London 1918, the Armistice and Regimental histories

The First Seven Divisions - Attack to Defence in 1914

Being a Detailed Account of the Fighting from Mons to Ypres

Author: Ernest W. Hamilton


It was now generally recognized that the wheeling movement originally contemplated was an impossibility. Between Armentières and Givenchy the 3rd, 5th, and 6th Divisions, and Conneau's cavalry, which was acting with them, had opposed to them the II., IV., VII. and IX. German Cavalry Divisions, several battalions of Jägers, the XIII. Division of the VII. Army Corp, a brigade of the III. Army Corp, and the whole of the XIV. Army Corp, which had recently moved north from in front of the 21st French Army. They were therefore sufficiently outnumbered, even at this period, to put any idea of further advance quite out of the question. It now became merely a matter of holding on to that which they had got—if possible.

The 2nd Army Corp front, owing to the irregularity of the advance, was of a zig-zag character, and on the night of the 19th Sir Horace ordered a slight retirement so as to straighten out the line. It was quickly evidenced that this step was not taken a moment too soon, for on the following day the Germans, confident in the sufficiency of their numbers, attacked all along the line, and succeeded in re-capturing Le Pilly, and with it the whole of the R. Irish Regiment. This was something of a disaster, but luckily the attack was not equally successful elsewhere. The 1st Cheshires, though attacked with great vigour, held their ground unshaken throughout this day and the next, and inflicted heavy loss on the enemy. Two platoons of the R. Fusiliers, who were sent up to establish communication between Herlies and the R. Irish Regiment at Le Pilly, were caught in flank, owing to the capture of the latter place, and suffered severely, Captain Carey, in command, being killed.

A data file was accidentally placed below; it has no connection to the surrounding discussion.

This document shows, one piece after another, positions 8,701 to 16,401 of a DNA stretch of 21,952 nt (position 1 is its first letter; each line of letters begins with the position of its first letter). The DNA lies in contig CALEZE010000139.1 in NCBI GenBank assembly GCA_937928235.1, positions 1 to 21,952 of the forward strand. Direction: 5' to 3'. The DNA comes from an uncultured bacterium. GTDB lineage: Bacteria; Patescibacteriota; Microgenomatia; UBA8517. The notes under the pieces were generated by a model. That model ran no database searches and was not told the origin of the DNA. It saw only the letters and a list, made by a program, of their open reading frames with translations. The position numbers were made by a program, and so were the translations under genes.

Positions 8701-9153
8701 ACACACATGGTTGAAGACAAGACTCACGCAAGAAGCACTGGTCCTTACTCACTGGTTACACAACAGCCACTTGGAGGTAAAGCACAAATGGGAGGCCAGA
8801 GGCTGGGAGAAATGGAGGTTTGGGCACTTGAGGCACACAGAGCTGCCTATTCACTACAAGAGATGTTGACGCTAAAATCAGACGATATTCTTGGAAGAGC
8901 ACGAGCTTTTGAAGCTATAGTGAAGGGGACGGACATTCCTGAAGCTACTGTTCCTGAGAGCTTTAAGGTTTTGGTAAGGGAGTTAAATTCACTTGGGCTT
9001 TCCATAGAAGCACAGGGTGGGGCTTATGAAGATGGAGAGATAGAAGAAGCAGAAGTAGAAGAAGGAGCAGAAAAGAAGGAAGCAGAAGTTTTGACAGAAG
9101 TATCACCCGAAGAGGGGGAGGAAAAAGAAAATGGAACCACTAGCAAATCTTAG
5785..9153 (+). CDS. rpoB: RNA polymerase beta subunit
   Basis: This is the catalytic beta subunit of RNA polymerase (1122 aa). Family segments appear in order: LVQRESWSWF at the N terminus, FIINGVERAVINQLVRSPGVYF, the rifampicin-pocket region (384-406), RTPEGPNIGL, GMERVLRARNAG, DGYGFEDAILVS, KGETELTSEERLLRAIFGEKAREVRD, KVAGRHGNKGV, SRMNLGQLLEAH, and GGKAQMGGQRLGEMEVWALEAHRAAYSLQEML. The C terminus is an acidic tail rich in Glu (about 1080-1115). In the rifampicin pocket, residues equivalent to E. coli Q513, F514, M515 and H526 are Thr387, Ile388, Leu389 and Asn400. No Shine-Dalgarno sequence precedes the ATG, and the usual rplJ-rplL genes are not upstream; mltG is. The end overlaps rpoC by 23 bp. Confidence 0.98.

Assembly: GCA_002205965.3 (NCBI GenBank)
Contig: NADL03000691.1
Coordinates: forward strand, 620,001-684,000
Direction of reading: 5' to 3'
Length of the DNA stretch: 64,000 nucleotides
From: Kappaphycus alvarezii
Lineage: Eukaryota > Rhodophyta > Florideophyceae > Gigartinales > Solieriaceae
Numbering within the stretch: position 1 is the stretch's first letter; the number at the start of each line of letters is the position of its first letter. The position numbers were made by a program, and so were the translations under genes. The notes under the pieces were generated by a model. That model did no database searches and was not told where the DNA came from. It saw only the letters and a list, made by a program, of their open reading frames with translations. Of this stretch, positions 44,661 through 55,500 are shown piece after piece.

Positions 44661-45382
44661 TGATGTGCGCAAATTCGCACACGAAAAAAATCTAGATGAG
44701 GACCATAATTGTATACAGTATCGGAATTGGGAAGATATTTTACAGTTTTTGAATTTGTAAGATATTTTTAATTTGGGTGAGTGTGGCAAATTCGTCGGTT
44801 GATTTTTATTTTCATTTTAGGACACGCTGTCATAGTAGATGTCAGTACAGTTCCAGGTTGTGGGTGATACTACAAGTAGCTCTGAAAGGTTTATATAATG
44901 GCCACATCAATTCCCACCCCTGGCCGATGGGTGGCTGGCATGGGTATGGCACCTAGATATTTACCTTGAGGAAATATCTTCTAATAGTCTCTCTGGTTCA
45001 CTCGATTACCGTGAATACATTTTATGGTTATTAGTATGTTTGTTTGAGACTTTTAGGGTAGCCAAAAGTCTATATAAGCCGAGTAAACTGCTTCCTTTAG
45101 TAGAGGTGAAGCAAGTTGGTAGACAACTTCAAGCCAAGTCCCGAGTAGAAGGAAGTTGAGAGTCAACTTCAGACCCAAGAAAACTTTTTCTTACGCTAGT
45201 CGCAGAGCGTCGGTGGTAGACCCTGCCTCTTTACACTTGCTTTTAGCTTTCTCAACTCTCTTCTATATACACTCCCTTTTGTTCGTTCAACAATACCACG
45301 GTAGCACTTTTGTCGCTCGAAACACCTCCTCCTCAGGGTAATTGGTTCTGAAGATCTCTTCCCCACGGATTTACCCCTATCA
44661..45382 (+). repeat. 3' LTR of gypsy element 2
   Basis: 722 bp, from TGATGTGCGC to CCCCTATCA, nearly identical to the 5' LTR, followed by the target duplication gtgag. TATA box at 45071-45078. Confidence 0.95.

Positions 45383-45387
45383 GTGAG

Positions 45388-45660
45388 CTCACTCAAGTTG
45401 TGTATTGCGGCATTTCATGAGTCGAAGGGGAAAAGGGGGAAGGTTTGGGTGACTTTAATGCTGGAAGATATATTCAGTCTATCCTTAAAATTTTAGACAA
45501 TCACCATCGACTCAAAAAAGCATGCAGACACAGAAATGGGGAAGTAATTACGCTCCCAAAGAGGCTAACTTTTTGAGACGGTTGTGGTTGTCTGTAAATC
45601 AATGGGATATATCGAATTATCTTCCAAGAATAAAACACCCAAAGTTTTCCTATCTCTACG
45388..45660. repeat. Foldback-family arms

The 9th Brigade, which had throughout these operations been on the left of the 3rd Division, was now temporarily transferred to the 3rd Army Corp, whose line, reaching as it did from Radinghem to Le Gheir, was considered by the Commander in Chief to be too thin for safety. The removal of this brigade had the effect of widening the gap between the 2nd and 3rd Army Corp's by a further four or five miles, and the responsibilities of Conneau's cavalry were correspondingly increased, the left of the 2nd Army Corp now stopping short at Riez, which was held by the 1st Gordons. The weakening of the 2nd Army Corp by the borrowing of one of its brigades and the capture of one of its battalions was made up to it in some measure by the arrival of the Lahore Division of Indians, under General Watkis, which took up a position in rear of it at Neuve Chapelle.

With the additional assistance which had been lent him, Gen. Pulteney was everywhere successful in holding his ground. At one moment in the day the enemy succeeded in getting possession of Le Gheir, but as the loss of this place would have laid bare the flank of the cavalry at St. Yves, Gen. Hunter-Weston decided that it must be retaken at any cost, and the work was entrusted to the K.O. Regiment and the Lancs. Fusiliers. These two battalions, finely handled by Col. Butler, of the Lancs. Fusiliers, proved themselves quite equal to the call made upon them, and not only re-captured the lost trenches, but took 200 prisoners and released 40 of our own men who had been captured.